Messiah Lutheran Church is offering another spectacular performance as part of its Arts at Messiah summer concert series.

Internationally renowned soprano Jennifer Zetlan is giving a recital June 1 at the church, accompanied by her husband David Shimoni on piano. The program includes songs that span American folk tradition and contemporary art song, with works by John Jacob Niles, Celius Dougherty, John Harbison, Charles Ives, Ricky Ian Gordon and William Bolcom.

Zetlan’s staggering resume includes performances on Broadway and with the Metropolitan Opera. She has also performed classical works with the New York Philharmonic, Baltimore Symphony, St. Paul Chamber Orchestra, Milwaukee Symphony Orchestra and many more. As a recitalist, Zetlan was selected as an artist for the Marilyn Horne Foundation and, with her husband, gave a solo recital in Alice Tully Hall as the recipient of the Juilliard School’s Vocal Arts Recital Award.

 

Zetlan’s multi-faceted career has many highlights.

“My Metropolitan Opera debut [in 'War and Peace' in 2007] was one of the most exciting, and despite the fact that it was over 10 years ago, it still remains a favorite,” says Zetlan. “I will never forget how I felt just before my first entrance. Playing Tzeitel in 'Fiddler on the Roof' on Broadway is also a really special memory.

"I know I’m very lucky. Not many working opera singers can say they’ve done both of those things.”

This season Zetlan is reprising her roles in Matt Aucoin’s “Crossing” and Ricky Ian Gordon’s “Morning Star.” She also created the title role in John Musto’s “Rhoda and the Fossil Hunt” with On Site Opera at the American Museum of Natural History. It’s an unusual production, as Zetlan performs among the audience while they peruse the exhibits at the museum.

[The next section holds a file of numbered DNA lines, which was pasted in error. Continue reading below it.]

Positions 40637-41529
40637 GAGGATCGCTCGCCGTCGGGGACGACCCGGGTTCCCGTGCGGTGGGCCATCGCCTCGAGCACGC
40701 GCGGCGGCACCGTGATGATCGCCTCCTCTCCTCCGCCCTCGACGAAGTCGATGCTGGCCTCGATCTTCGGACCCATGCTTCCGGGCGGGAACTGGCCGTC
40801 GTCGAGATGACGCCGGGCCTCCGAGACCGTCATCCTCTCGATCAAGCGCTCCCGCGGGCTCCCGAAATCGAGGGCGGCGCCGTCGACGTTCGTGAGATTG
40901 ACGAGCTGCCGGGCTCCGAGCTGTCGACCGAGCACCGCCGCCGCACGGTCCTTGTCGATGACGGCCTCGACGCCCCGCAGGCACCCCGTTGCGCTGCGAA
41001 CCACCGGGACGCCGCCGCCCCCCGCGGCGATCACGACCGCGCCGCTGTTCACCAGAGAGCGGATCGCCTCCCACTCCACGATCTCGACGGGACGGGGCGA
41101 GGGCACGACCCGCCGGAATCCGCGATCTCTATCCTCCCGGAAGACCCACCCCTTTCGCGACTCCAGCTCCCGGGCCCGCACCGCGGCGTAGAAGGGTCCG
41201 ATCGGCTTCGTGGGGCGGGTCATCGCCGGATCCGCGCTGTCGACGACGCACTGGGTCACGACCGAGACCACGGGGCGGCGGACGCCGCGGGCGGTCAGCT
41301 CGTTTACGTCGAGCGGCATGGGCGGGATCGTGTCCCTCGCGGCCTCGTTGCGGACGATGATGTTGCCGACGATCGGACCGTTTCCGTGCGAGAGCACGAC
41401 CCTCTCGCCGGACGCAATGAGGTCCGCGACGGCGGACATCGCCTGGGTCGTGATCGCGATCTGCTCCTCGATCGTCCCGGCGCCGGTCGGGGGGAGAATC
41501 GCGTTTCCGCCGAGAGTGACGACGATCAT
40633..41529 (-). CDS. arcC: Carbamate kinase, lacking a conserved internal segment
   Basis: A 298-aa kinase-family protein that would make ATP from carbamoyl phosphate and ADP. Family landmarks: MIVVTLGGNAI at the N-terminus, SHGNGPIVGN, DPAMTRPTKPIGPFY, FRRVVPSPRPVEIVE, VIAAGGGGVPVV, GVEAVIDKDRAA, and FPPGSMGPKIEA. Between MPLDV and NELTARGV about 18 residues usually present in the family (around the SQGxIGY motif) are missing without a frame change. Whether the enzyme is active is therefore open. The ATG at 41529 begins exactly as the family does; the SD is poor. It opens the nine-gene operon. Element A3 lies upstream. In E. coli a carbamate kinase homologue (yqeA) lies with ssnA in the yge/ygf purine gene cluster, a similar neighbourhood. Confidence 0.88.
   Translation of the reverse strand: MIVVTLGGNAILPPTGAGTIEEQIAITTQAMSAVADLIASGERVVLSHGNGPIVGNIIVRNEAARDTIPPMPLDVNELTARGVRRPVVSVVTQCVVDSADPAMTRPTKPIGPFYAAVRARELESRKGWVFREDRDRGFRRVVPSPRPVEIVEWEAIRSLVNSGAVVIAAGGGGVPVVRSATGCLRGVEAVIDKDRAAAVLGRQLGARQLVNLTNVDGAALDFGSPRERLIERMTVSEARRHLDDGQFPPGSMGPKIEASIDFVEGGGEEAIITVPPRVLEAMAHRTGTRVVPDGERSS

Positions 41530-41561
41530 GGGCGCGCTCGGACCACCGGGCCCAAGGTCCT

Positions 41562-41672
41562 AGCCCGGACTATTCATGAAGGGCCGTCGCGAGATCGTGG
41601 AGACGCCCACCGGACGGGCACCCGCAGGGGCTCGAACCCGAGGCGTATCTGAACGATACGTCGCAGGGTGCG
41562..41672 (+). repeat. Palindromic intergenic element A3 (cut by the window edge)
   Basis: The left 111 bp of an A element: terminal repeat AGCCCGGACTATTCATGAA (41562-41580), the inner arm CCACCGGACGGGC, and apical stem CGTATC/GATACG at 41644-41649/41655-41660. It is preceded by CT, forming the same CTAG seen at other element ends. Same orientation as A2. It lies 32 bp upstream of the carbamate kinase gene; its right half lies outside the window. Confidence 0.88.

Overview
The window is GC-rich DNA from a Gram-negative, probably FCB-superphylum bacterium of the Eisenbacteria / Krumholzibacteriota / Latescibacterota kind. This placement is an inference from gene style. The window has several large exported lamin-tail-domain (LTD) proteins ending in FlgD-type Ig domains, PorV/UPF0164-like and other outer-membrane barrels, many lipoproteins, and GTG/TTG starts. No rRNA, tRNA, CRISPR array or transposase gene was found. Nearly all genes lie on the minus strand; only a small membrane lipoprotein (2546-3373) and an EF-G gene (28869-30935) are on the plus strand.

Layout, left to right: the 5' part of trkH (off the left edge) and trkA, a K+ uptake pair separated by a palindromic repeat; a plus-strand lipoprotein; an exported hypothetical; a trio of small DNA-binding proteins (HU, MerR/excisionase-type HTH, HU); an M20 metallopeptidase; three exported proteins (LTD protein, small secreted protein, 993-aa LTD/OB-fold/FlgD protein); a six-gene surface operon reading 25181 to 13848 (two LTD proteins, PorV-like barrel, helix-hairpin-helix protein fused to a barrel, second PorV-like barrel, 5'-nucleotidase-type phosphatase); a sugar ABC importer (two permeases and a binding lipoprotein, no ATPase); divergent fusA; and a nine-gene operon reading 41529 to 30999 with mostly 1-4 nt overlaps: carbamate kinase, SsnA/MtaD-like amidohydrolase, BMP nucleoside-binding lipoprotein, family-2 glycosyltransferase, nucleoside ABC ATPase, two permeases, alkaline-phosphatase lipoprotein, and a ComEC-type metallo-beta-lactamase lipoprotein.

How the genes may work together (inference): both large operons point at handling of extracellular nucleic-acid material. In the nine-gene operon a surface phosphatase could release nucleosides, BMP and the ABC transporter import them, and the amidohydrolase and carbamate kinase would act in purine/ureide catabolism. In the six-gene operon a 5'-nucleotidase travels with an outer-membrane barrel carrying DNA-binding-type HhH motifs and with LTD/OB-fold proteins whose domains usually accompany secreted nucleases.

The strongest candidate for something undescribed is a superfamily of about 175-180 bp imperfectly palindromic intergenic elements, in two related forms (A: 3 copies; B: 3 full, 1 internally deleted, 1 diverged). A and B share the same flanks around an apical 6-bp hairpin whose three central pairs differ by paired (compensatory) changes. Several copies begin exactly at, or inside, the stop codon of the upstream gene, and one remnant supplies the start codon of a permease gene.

“I had a blast doing 'Rhoda and the Fossil Hunt,'” says Zetlan. “Singing high notes and bouncing around underneath fossils is a truly unique experience. I also especially loved that my daughter could come enjoy the show. The American Museum of Natural History is a place we’ve taken her since she was very young, and now we are reminded of it on each visit to the museum. Doing a performance so close to the audience is also quite a unique experience.”

Although Zetlan has appeared in numerous classic operas such as Wagner’s “Ring Cycle” with the Seattle Opera and “La Bohème” at the Princeton Festival, she is known for her passion for contemporary music. Zetlan has been featured in the premieres of several American operas, including Nico Muhly’s “Two Boys” and “Dark Sisters,” Daron Hagen’s “Amelia” and Louis Karchin’s “Jane Eyre.”

 

“I think there might be more similarities than differences,” Zetlan says of her preference for contemporary works over classics. “In the end, all opera — actually, all music with words — is about story telling. The thing that changes between genres or eras is the style or vernacular. I love those tried-and-true operas, but have found myself drawn especially to contemporary works, as they are written in a musical vernacular I feel I truly get.”

Zetlan is recording an album with composer Ricky Ian Gordon called “Your Clear Eye” for the Bright Shiny Things label that features some of the songs she will be performing at the Arts at Messiah recital.

“All the music on the album is not yet recorded,” explains Zetlan. "There’s a charming song cycle on Emily Dickinson poems, two monologues from 'Angels in America' and a very special song on a Sylvia Plath poem from which the album gets its title.”

Recognized for her rich, expressive voice and captivating performances, Zetlan brings her theatrical energy from the Broadway and Metropolitan Opera stages to smaller recital venues.

“Some songs really require a full-out 'production,' while others are gentler ways of exploring the depths of an emotion or an experience,” says Zetlan. “I hope it doesn’t sound too overblown to say that I really feel like the singing actor’s job is to illuminate the human condition in all its beauty and grit. I strive for each recital program to touch on exactly that.”